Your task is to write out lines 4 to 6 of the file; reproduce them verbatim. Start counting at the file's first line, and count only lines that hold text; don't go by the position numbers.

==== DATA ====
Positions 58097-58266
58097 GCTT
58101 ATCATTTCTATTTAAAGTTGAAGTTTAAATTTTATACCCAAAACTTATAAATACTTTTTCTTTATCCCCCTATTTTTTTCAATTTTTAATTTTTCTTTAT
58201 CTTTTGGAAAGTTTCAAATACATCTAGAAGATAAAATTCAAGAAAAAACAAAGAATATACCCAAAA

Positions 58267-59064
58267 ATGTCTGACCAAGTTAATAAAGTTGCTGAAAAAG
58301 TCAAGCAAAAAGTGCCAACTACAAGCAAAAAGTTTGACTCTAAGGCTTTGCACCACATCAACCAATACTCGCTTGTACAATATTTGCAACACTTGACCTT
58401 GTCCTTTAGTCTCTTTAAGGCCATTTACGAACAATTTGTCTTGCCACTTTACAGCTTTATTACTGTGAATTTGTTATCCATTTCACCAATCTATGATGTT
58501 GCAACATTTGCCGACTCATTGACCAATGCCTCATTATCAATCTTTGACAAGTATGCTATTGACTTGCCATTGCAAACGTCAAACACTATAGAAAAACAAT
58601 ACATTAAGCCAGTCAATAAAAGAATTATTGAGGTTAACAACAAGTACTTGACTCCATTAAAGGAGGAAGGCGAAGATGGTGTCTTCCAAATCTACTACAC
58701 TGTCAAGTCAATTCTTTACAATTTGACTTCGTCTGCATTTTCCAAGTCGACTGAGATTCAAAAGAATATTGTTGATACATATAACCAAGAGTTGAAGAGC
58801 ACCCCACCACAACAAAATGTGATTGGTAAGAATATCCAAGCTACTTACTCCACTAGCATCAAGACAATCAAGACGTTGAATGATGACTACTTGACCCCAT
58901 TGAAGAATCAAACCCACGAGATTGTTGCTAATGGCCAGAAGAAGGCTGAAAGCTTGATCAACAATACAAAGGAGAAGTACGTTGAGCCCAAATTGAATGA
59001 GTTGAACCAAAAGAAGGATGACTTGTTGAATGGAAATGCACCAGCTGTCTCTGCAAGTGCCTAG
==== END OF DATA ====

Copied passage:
58201 CTTTTGGAAAGTTTCAAATACATCTAGAAGATAAAATTCAAGAAAAAACAAAGAATATACCCAAAA

Positions 58267-59064
58267 ATGTCTGACCAAGTTAATAAAGTTGCTGAAAAAG